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Times Op-Ed Columnist to Take Bus

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“TAXI!” Friedman

On a recent trip to Paris, New York Times op-ed columnist (and secret moneybags) Thomas L. Friedman had an unsettling encounter with a Bluetooth-wearing, DVD-watching cab driver:

After I arrived at my hotel, I reflected on our trip: The driver and I had been together for an hour, and between the two of us we had been doing six different things. He was driving, talking on his phone and watching a video. I was riding, working on my laptop and listening to my iPod.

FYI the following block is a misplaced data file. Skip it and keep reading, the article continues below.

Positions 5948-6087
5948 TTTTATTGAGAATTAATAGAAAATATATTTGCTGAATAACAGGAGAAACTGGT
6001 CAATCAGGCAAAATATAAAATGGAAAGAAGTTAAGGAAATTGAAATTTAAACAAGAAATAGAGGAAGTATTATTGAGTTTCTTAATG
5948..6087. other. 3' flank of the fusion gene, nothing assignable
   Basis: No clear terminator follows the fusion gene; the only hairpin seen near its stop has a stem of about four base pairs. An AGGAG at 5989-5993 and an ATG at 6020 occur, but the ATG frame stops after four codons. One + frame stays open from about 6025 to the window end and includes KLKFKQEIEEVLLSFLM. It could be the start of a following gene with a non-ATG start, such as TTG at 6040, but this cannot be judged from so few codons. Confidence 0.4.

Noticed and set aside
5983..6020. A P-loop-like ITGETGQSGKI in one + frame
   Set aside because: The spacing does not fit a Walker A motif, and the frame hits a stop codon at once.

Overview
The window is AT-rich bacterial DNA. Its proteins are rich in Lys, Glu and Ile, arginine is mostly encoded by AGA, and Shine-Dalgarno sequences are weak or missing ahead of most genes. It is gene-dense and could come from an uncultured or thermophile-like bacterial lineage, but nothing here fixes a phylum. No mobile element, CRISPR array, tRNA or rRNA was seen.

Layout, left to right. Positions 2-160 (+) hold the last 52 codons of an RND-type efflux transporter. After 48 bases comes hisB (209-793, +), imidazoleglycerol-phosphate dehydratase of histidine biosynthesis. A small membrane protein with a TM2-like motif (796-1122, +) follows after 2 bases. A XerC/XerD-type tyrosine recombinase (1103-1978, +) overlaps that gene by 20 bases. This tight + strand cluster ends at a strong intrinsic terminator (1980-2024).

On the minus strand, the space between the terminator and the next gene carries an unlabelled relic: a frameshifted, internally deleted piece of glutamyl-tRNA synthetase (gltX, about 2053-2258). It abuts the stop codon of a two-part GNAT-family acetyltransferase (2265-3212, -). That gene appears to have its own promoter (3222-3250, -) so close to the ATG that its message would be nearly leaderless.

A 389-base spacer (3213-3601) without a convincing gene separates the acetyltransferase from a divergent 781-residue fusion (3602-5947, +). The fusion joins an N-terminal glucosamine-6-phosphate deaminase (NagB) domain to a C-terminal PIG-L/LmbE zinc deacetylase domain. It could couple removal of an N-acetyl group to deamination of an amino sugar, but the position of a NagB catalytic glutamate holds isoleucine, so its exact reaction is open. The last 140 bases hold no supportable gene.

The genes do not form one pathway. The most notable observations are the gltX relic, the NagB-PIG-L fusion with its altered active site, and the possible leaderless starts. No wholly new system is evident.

Hearing the story, Friedman’s friend, French journalist Alain Frachon, told him, “I guess the era of foreign correspondents quoting taxi drivers is over. The taxi driver is now too busy to give you a quote!”

Frachon’s exclamation point prompted Friedman to reflect: “Alain is right. You know the old story, ‘As my Parisian taxi driver said to me about the French elections …’ Well, you can forget about reading columns starting that way anymore. My driver was too busy to say hello, let alone opine on politics.”

Friedman has reason to be wistful. He’ll be hard hit by the loss of this journalistic trope, as a quick jaunt through Nexis reveals:

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